Western Ecological Research Center


Click on the articles below to read about the latest WERC scientific discoveries.

Filter Total Items: 112
Date published: November 9, 2017

Save the Date! Sea Otters: Confessions of a Keystone Carnivore

As part of the USGS Evening Public Lecture Series, WERC's Tim Tinker is giving a free "science talk" for the public on Thursday, 11/30/17 at 7PM PST. Watch live or online.

Date published: October 30, 2017

Incoming! Learn about Bats with the USGS WERC

Around Halloween, USGS celebrates bats and other "spooky" creatures by sharing some of its research on these fascinating creatures! Check out social media on Gabe Reyes' and Brian Halstead's projects with bats at Pt. Reyes National Seashore, CA.

Date published: October 12, 2017

On Fire, Out West (NPR)

NAPA, SONOMA COUNTIES — As the Tubbs, Atlas, and Nuns fires raged across northern California, WERC's Jon Keeley appeared on NPR to provide insight into fire ecology across the state.

Date published: September 29, 2017

Annual Southern Sea Otter Survey: Despite Small Population Dip, Species Moves a Step Closer to Recovery

According to data released Friday by the U.S. Geological Survey and partners, the three-year average of the total counts of southern sea otters was down from last year’s high, although it still exceeded the U.S. Fish and Wildlife Service’s delisting threshold for a second straight year.

Date published: August 25, 2017

Story from the Field: Ducks of Suisun Marsh

Suisun Marsh in summer is typically heavy with fog, mosquitoes, and biting flies, but the sun casts sharp light across the water, beating back the usual unpleasantness as WERC volunteer Brock Riggs wades toward a study site on an early July morning. 

Date published: August 1, 2017

The Towering Emotional and Financial Toll of Living Among Dead Trees (89.3 KPCC)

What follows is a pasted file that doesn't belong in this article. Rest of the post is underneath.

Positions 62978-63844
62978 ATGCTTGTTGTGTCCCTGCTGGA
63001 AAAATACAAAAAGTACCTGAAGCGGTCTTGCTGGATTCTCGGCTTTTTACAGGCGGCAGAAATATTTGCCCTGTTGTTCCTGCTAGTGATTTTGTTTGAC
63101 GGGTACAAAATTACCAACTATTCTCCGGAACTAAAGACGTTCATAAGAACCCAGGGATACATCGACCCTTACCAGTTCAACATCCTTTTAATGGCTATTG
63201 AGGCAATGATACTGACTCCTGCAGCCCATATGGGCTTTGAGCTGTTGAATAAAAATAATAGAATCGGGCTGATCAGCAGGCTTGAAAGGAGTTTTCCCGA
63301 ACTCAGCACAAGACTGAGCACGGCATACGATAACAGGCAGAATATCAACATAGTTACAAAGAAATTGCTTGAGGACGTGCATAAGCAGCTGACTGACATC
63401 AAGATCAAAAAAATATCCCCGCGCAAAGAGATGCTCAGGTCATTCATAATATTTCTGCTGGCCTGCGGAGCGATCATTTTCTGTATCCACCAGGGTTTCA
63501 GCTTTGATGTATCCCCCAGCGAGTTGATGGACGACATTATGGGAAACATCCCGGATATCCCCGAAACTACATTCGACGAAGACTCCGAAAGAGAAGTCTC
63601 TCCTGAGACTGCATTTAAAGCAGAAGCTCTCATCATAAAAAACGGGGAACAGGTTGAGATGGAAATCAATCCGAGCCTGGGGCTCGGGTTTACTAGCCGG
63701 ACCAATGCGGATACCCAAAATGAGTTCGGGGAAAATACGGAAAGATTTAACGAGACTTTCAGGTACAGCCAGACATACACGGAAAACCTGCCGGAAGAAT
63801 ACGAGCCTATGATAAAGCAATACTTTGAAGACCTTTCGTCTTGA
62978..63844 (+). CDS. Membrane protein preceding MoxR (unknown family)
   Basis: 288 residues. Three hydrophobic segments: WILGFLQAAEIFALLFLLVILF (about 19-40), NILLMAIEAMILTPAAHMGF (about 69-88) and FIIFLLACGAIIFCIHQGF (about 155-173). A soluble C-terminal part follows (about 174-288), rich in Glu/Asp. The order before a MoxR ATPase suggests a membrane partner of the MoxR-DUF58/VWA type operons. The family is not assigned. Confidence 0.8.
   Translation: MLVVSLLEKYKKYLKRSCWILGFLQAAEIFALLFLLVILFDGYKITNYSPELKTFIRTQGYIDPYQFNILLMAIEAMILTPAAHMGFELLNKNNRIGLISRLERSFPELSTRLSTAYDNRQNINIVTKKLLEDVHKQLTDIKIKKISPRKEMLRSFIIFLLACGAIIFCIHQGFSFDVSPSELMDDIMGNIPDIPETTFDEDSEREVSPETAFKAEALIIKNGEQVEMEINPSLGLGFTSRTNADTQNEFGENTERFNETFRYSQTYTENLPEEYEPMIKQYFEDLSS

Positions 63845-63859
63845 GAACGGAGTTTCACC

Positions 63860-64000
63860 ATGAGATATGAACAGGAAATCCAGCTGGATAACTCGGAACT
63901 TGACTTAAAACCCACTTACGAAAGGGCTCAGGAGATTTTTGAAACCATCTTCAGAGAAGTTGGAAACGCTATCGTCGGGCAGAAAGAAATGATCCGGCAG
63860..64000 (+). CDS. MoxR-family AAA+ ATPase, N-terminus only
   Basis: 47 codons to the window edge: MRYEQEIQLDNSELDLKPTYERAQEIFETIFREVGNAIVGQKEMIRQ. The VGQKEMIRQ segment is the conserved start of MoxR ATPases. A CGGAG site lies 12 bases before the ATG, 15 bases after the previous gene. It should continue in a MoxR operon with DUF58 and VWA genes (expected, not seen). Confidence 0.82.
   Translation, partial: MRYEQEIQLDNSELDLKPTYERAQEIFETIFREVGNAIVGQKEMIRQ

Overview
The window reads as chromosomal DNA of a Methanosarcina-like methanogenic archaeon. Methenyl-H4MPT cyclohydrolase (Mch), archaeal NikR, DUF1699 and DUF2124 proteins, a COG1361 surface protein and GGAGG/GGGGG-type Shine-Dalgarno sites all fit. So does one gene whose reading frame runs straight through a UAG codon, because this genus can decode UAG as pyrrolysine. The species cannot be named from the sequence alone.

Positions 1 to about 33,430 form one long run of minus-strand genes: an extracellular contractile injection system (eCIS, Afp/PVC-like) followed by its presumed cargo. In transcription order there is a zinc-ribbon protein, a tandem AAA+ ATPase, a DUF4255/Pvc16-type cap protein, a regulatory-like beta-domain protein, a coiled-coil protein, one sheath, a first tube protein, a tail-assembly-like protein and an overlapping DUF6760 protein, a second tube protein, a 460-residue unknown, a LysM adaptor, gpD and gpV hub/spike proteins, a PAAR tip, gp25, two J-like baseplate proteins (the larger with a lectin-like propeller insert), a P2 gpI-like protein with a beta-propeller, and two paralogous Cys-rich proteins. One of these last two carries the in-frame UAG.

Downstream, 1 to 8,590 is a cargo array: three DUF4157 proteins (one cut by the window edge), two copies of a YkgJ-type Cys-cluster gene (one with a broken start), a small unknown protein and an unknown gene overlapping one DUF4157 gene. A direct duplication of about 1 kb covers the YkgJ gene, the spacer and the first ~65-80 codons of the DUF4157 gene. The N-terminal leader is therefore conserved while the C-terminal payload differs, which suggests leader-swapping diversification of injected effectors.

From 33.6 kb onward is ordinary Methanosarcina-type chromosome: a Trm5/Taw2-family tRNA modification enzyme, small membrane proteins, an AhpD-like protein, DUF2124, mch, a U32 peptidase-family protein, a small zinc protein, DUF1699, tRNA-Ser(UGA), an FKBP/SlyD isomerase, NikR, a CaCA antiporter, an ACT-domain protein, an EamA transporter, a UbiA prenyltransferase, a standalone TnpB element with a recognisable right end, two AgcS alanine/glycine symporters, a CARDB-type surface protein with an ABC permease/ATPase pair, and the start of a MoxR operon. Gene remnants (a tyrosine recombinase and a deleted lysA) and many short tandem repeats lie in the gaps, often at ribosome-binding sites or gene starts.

This segment from a southern California radio station features WERC ecologist Adrian Das as he describes rates of tree mortality following the state's severe drought.

Date published: June 6, 2017

Scientists Discover New Species of Fijian Iguana

Researchers from the U.S. Geological Survey, Taronga Conservation Society Australia, The National Trust of Fiji and NatureFiji-MareqetiViti have discovered a new species of banded iguana.

Date published: April 6, 2017

Audubon's Decoy Workshop Fuels USGS Seabird Studies (Audubon)

SAN FRANCISCO BAY, CA — Audubon magazine interviews USGS WERC wildlife biologist Dr. Alex Hartman on an ongoing effort to attract seabirds to newly-restored habitat in the Bay.

Date published: February 2, 2017

A Century of Habitat Loss Affects Genetics of Endangered Bird

A new study analyzes the genetic diversity and population structure of the California Ridgway’s rail, Rallus obsoletus, a state and federally-listed endangered bird. The results demonstrate that the so-called “rails” are experiencing negative genetic effects following more than a century of salt marsh habitat loss from agriculture, commercial salt production and urban development.

Date published: January 24, 2017

Current Conservation Efforts May Not Be Enough for California’s Central Valley Waterbirds

A new study published in PLOS ONE demonstrates that current conservation planning efforts for waterbird habitat in the Central Valley can likely compensate for habitat loss through the middle of the century.

Date published: December 12, 2016

Not Just for Kissing: Mistletoe and Birds, Bees, and Other Beasts

Perhaps some of you have already experienced a sweet smooch or two under the holiday mistletoe, enjoying this fairly old kissing ritual for people. While figuring prominently in ancient lore, mistletoe is important in other vital ways: it provides essential food, cover and nesting sites for an amazing number of critters. In fact, some animals couldn’t even survive without mistletoe.